Lunar Mansions

Lunar Mansions

(religion, spiritualism, and occult)

The lunar mansions are a kind of lunar zodiac, constituted by dividing the Moon’s orbital path into 27 or 28 segments. Twenty-seven or twenty-eight roughly corresponds to the number of days the Moon takes to complete its orbit (28 is a day short of a synodic period and a day longer than a sidereal month). The Arabs, the Hindus, and the Chinese all devised systems of lunar mansions, termed, respectively, the manzils (from lunar mansion is probably derived), nakshatras, and sieu. Traditionally, these included interpretations of the mansions that approached them in approximately the same way Western astrologers use the signs of the zodiac. The mansions in each system are given in the table that follows.


Lunar Mansions

(religion, spiritualism, and occult)
Manzil (Arab) Nakshatra (Hindu) Sieu (Chinese)
Al Thurayya Krittika Mao
Al Dabaran Rohini Pi
Al Hak’ah Mrigasiras Tsee
Al Han’ah Ardra Shen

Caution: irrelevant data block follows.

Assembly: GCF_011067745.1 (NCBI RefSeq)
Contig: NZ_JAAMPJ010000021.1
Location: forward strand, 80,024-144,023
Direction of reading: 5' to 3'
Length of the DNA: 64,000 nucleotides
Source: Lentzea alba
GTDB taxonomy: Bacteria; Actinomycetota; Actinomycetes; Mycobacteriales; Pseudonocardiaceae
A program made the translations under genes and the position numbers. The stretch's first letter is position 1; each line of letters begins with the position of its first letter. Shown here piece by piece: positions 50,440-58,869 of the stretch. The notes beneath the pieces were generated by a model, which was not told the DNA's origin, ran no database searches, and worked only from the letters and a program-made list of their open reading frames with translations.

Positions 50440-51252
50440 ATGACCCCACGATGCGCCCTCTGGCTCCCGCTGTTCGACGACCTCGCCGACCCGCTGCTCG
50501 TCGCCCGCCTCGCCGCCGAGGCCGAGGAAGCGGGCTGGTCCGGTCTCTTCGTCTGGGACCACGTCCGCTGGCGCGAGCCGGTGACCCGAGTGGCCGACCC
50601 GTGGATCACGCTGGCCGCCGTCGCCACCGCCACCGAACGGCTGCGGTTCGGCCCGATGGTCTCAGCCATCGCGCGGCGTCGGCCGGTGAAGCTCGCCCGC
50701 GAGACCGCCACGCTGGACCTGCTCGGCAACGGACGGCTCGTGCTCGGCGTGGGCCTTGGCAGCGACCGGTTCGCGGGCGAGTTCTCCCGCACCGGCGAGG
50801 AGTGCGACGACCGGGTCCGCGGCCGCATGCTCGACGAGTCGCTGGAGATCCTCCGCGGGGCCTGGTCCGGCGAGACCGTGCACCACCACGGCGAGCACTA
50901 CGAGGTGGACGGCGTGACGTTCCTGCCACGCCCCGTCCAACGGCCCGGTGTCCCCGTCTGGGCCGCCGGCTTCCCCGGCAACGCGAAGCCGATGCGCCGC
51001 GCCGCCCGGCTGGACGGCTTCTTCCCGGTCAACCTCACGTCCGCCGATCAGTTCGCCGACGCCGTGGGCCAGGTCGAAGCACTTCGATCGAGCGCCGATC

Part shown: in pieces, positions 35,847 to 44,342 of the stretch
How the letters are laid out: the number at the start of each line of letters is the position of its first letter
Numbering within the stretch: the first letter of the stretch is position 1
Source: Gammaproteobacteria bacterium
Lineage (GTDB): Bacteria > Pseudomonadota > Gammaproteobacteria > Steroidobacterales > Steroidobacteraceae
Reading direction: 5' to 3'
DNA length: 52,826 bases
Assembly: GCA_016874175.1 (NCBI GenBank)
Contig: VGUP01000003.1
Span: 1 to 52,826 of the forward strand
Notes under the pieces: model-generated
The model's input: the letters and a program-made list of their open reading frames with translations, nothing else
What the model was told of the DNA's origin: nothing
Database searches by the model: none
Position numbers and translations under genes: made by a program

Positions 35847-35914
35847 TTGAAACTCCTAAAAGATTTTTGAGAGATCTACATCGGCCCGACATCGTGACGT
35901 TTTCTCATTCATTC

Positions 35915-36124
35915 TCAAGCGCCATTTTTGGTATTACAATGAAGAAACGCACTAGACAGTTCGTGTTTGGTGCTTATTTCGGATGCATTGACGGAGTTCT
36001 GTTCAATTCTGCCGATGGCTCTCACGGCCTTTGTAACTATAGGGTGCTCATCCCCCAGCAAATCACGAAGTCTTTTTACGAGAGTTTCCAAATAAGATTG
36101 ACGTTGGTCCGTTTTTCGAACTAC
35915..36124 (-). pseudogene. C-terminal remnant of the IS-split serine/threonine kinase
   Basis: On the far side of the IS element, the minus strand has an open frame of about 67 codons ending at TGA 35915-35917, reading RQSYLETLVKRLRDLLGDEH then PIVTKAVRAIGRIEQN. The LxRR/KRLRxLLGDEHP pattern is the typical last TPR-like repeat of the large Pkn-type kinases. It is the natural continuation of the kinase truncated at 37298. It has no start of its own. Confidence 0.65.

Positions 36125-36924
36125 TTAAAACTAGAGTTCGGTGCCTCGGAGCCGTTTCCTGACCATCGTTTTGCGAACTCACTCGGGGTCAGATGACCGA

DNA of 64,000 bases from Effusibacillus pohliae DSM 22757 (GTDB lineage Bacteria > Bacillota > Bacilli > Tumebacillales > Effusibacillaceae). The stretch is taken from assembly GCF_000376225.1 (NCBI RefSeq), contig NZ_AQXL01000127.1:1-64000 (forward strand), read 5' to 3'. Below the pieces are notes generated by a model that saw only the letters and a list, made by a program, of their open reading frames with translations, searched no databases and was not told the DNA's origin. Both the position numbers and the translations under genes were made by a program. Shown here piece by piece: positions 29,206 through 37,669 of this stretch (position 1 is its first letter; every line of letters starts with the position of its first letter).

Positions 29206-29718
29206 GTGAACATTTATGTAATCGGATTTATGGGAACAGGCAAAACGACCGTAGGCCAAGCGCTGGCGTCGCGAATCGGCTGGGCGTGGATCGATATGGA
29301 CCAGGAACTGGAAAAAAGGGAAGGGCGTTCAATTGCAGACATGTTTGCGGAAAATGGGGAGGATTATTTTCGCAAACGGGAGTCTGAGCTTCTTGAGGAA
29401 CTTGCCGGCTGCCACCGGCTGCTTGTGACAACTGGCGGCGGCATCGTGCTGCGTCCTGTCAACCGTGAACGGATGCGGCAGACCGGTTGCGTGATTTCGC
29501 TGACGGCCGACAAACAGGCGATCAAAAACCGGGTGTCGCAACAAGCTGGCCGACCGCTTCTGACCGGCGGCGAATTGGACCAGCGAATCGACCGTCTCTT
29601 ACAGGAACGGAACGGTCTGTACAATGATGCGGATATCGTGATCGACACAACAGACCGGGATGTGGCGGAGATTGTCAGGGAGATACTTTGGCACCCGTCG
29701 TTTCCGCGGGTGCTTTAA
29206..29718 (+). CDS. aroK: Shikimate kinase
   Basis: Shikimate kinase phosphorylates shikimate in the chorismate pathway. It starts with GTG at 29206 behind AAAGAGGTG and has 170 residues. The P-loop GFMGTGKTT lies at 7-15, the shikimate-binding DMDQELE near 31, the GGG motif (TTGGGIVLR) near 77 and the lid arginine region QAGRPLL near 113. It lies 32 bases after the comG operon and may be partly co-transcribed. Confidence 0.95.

Al Dhira Punarvarsu Tsing
Al Nathrah Pushya Kwei
Al Tarf Aslesha Lieu
Al Jabhah Magha Sing
Al Zubrah Purva Phalguni Chang
Al Sarfah Uttara Phalguni Yen
Al Awwa Hasta Tchin
Al Simak Citra Kio
Al Ghafr Svati Kang
Al Jubana Visakha Ti
Iklil al Jabhah Anuradha Fang
Al Kalb Jyestha Sin
Al Shaulah Mula Wei
Al Na’am Purva Ashadha Ki
Al Baldah Uttara Ashadha Tow
Al Sa’d al Dhabih Abhijit Nieu
Al Sa’d al Bula Sravana Mo
Al Sa’d al Su’ud Sravishta Heu
Al Sa’d al Ahbiyah Catabhishaj Shih
Al Fargh al Mukdim Purva Bhadra-Pada Shih
Al Fargh al Thani Uttara Bhadra-Pada Peih
Al Batn al Hut Revati Goei
Al Sharatain Asvini Leu
Al Butain Bharani Oei

Traditional cultures attributed great significance to the phases of the Moon, particularly to the waxing and waning cycle. The familiar seven-day week is derived from the ancient custom of further dividing up the lunar month according to new moon, first quarter, full moon, and last quarter. The lunar mansions represent a refinement of this tendency, subdividing the Moon’s phases according to its day-to-day increase or decrease in apparent size.

Sources:

Brau, Jean-Louis, Helen Weaver, and Allan Edmands. Larousse Encyclopedia of Astrology. New York: New American Library, 1980.
Gettings, Fred. Dictionary of Astrology. London: Routledge & Kegan Paul, 1985.